Social Security Planning

Social Security was established in 1935 as a form of social insurance to protect individuals from hardships, such as disability, death and retirement.  Employers and employees are legally required to pay into the system for benefits they will receive later in life when disabled, retire or die. The amount you receive is calculated by how much you pay in. Social Security was not intended to be America’s retirement plan however with the disappearance of pensions and the responsibility shifting to each retiree it is more important than ever. The two biggest concerns most retirees face are rising healthcare costs and running out of money. The role of Social Security and Medicare in your healthcare and your financial security is crucial to your long-term plans and should be the bedrock of your financial strategy.

For most of Americans, Social Security and Medicare are the foundation of their retirement. Given what a crucial role they play, Hanson Financial Group takes a holistic approach to helping people understand the fundamental ways these programs work individually and together and the role they work into one’s overall financial plan. Once the foundation is in place we can then look at other financial products if needed to assure you do not run out of money. Social Security should be considered an asset not just a benefit! It is your asset that you will never outlive (assuming your 55 or older), adjusts for inflation, is backed by the government and is tax-advantaged. Because it is so complicated, many advisors do not deal with Social Security strategies and Social Security is not allowed to recommend or advise you. We can help you with this important decision using dedicated software that spells out all of your options and helps you find the strategy that best fits your financial and personal goals.

This is not intended to be a course on Social Security but here are some important considerations to know before you apply. Keep in mind the strategies, survivor benefits, spousal benefits, minor benefits are beyond the scope of what we trying to accomplish in a few minutes on a website. For a more in depth personalized consultation, please call us to see if we can be of some assistance. 

What’s your number?

Before you can begin calculating you need to understand the Full Retirement Age or FRA. If you were born between 1943 and 1954, you can collect your “Primary Insurance Amount or PIA” at 66. The FRA rises gradually to 67 for those born between 1955 and 1960. The chart below shows the gradual rises and the corresponding FRA. Once you have your FRA, you can see when you receive 100% of your PIA.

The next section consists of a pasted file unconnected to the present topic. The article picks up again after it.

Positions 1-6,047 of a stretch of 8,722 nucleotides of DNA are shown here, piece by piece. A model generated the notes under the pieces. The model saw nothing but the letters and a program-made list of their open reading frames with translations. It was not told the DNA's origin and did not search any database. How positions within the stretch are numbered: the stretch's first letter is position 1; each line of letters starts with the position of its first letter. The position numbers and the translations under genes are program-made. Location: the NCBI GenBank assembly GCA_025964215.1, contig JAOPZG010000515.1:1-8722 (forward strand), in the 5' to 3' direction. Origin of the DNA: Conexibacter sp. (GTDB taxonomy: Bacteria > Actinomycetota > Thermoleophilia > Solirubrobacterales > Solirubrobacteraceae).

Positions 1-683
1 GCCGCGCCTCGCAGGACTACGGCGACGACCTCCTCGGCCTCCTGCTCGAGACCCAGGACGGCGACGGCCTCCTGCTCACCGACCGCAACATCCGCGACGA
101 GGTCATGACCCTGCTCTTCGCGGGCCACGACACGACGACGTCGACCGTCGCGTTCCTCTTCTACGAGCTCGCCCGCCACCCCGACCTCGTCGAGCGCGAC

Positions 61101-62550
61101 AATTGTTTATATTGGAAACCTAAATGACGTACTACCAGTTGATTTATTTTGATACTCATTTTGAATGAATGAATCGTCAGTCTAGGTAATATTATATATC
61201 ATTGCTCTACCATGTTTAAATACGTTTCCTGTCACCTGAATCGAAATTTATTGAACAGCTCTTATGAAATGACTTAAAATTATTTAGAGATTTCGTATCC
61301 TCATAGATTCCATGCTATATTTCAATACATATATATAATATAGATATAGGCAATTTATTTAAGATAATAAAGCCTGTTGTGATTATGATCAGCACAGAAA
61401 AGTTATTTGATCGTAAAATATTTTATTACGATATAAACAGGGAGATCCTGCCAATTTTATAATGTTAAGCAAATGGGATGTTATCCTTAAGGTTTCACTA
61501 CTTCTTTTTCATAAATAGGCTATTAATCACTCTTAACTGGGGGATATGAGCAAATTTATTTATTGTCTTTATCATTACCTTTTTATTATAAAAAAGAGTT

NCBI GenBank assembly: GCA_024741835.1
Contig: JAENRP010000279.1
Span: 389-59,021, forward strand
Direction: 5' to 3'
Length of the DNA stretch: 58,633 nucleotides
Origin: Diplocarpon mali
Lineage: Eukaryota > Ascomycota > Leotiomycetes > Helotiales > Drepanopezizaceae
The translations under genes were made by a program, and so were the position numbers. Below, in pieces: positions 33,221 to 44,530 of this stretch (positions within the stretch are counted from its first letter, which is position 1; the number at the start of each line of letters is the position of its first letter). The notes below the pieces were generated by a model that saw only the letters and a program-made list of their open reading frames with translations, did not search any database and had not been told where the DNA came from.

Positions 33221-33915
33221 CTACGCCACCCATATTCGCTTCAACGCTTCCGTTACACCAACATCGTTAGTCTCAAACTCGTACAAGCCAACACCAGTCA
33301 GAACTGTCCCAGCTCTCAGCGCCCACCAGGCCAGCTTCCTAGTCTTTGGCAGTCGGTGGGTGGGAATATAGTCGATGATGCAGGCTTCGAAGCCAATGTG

Year Born FRA Apply for SS at age If your FRA is 66 If your FRA is 67
1943-54 66 62 75.00% 70%
1955 66 and 2 mos. 63 80.00% 75%
1956 66 and 4 mos. 64 86.70% 80%
1957 66 and 6 mos. 65 93.30% 86.70%
1958 66 and 8 mos. 66 100% 93.30%
1959 66 and 10 mos. 67 100%
1960 and later 67

The Fundamentals

With the chart above let’s take a look at some of the options available. For a retiree reaching FRA at 66, if you were to claim your benefits at 62, they would be permanently reduced by 25% compared to what you would receive at 66. Let’s say your PIA at FRA was $1000, if you claimed at 62 you would receive $750 plus your “Cost of Living Adjustment”, COLA, permanently.

But there is an alternative called delayed credits if you work past your FRA. Let’s say your FRA is 66 but you continue to work to 70, you get a delayed retirement credit of 8% for each year you wait past your full retirement age. Let’s say your benefit is $2,000 at your FRA of 66. If you claim at 62, you get $1,500, but if you wait until 70, your benefit jumps to $2,640! That’s 76% more than if you claim early. Keep in mind that number doesn’t include COLA while you wait! How do you compute your benefit, let’s look at your “Averaged Indexed Monthly Earnings” or AIME.


Your Social Security benefits are calculated based on your thirty five highest earning years in which you paid into Social Security. Your earnings are charted and a table of value’s are assigned to put them equal footing with today’s earnings, Social security uses ANYPIA (Social Security’s detail calculator found on Once you turn 60, your base year, your earnings are not indexed. Social Security will identify the highest thirty-five years, average them, and divide by twelve to come up with your Average Indexed Monthly Earnings or AIME. If you do not have thirty-five years of earnings the years you didn’t work are counted as zeroes. So an extra year of work can have a substantial impact on your AIME and mean higher benefits. Sometimes a year of earnings can be missing from your record, to check this and make sure all of your earnings have been reported, set up your account at